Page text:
Saturday, April 11, 2009

He Descended Into Hell--Say What??!!

The Apostle's Creed slips those words in so quickly, that we can easily skirt over them. Speaking of Jesus, after "He was crucified, dead and buried," we read, "He descended into Hell." What in the world?!

About five or six years ago I took a sojourn into studying Eastern Orthodoxy, and my life has been richer for the journey. I've enjoyed so much reading, The Orthodox Way, by Bishop Kallistos Ware, writers by Alexander Mann and other Eastern theologians. But nothing was more rich for me than moving beyond the shallow Christian history upon which much of my theology is based. It seemed that before studying at an orthodox bookstore and church, I had rarely learned from anyone that was born before the 1600's.

I want to share a portion of a homily (that's "sermon"--just in case you--never mind) that was given by St. John Chrysostom. This message was shared in an Easter (Pascha) service more than seventeen hundred years ago. Pay particular attention to his references (many!) to Christ's confrontation with hell. Notice the power of Christ's resurrection according to this saint of the church.

Let no one grieve at his poverty, for the universal kingdom has been revealed. Let no one mourn that he has fallen again and again; for forgiveness has risen from the grave. Let no one fear death, for the Death of our Savior has set us free.
He has destroyed it by enduring it.
He destroyed Hades when He descended into it. He put it into an uproar even as it tasted of His flesh. Isaiah foretold this when he said, "You, O Hell, have been troubled by encountering Him below."
Hell was in an uproar because it was done away with. It was in an uproar because it is mocked. It was in an uproar, for it is destroyed. It is in an uproar, for it is annihilated. It is in an uproar, for it is now made captive. Hell took a body, and discovered God. It took earth, and encountered Heaven. It took what it saw, and was overcome by what it did not see.
O death, where is thy sting? O Hades, where is thy victory?
Christ is Risen, and you, O death, are annihilated! Christ is Risen, and the demons are cast down! Christ is Risen, and the angels rejoice! Christ is Risen, and life is liberated! Christ is Risen, and the tomb is emptied of its dead; for Christ having risen from the dead, is become the first-fruits of those who have fallen asleep.
To Him be Glory and Power forever and ever. Amen!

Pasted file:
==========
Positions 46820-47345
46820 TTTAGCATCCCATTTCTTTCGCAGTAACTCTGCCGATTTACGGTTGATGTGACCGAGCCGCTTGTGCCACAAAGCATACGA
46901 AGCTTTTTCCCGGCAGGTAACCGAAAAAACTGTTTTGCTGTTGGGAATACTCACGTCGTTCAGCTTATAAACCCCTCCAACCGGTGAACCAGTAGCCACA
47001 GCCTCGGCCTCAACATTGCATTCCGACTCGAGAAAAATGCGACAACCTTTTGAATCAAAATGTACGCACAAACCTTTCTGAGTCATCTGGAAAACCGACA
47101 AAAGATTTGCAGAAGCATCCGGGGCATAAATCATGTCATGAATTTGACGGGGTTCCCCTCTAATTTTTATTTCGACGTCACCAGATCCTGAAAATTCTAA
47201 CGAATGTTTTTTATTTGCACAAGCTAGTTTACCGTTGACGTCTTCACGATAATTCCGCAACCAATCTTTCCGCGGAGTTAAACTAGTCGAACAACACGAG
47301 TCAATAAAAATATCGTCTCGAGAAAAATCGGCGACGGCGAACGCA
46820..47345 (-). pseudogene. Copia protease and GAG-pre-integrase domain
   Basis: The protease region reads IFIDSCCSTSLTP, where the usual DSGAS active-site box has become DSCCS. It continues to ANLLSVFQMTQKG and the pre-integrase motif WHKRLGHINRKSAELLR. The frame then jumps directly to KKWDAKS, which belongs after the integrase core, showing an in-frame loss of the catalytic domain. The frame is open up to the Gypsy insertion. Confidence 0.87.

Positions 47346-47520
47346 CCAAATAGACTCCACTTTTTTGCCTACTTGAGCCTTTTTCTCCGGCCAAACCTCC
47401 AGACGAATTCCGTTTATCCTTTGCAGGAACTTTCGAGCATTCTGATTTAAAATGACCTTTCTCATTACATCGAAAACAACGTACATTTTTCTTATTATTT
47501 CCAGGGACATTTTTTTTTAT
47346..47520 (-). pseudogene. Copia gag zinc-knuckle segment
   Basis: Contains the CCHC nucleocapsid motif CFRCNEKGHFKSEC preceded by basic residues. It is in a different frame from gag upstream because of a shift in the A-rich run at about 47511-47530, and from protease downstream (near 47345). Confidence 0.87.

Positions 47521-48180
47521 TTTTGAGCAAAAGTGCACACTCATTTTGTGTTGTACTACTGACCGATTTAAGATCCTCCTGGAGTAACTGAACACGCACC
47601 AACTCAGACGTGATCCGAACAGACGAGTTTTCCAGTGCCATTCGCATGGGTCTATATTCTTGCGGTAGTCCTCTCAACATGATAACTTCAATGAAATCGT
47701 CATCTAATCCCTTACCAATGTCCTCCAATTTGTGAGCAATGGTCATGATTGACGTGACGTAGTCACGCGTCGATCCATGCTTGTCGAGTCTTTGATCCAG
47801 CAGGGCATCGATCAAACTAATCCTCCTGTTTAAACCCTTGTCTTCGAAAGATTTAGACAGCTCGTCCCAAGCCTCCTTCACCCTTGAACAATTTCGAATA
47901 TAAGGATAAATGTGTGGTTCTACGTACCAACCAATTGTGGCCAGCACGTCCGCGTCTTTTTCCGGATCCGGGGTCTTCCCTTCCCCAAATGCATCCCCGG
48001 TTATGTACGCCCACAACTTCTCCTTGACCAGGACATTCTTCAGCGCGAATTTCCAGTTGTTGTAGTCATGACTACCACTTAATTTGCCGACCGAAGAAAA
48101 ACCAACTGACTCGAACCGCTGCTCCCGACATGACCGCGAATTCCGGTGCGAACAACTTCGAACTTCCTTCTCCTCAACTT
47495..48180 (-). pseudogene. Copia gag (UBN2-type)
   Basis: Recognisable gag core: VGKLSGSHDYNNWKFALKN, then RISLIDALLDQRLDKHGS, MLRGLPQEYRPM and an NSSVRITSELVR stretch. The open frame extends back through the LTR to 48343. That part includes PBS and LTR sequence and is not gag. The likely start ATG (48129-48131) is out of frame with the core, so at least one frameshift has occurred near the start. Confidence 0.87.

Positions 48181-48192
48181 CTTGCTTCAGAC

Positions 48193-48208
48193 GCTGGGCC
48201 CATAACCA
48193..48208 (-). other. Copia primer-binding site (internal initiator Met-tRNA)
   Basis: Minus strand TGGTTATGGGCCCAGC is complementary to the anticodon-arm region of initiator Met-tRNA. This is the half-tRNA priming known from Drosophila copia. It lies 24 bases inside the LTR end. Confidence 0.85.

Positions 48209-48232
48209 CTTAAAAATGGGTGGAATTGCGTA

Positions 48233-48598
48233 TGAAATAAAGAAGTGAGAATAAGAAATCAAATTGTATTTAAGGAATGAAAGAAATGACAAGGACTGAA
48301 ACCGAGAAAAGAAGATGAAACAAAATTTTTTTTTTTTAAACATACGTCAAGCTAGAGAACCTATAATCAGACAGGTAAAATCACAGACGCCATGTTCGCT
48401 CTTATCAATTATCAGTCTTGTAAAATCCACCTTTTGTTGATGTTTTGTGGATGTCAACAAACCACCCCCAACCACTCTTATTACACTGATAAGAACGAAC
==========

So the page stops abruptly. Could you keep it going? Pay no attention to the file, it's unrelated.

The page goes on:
Now take a deep breath and ask yourself: "Do I underrate the cataclysmic impact the resurrection has on evil? Do I worry to much about accomplishing something that Christ has already done?"

Well, the tomb is still dark and filled with death as I write this on Holy Saturday evening. What do you suppose the Mighty One has been up--oops--I mean down to?


I'll end this post with an orthodox prayer to the Holy Spirit. It is written here in old style language, but most of us can translate this fairly easily, I think.
Oh Heavenly King. Comforter. Spirit of Truth who art everywhere present, and fillest all things. Treasury of good things, and giver of life. Come and dwell in us, and cleanse us of all impurity and save our souls, Oh, Good One.


Zee said...

people use the word hell so often these days that we tend to forget what that place really is. or some people (like my Bible teacher from my "Christian" university) don't believe it's real.

as i've read your blog post, i've been reminded of the description of Hell in the Gospels (and not just there) - a dark place where the fire never dies and where the sound of gnashing of teeth never ends. my imagination can run wild sometimes, but i can't even imagine what that place is like.

i remember reading Angelwalk by Roger Elwood (wonderful book!! i highly recommend it!) and there an angel took a journey through the times on earth and in the end of his journey he gets to hell. the purpose of his journey was to see whether some angels still can be saved and return to Heaven. he sees some good stuff on earth, sees a lot of bad. but i remember the feeling when i've read the account of hell. utter loneliness. nothing else. no one else. you're alone. in the dark. and it's not probably even real fire that burns you, but rather the realization that you've done bad stuff and it all hangs above you, around you... scary place.

Jesus did not do anything bad, but considering that He bore all OUR sins, considering that He became sin... and considering that He was no longer bound by time... three days in hell... for something He did not do. for loving us. and we complain about the difficulties we face as Christians in our lives.

thanks for the reminder.

and... HE IS RISEN!!!!! let us rejoice. and i mean REJOICE!

Zee said...

i wonder if pastor Vova has read your blog :) he read exactly the same thing by St. John Chrysostom today as a blessing. i had to smile both at the actual message 'cuz it's a powerful one, and also because i remembered your blog.

Jesus rules (literally) and Христос Воскрес!!!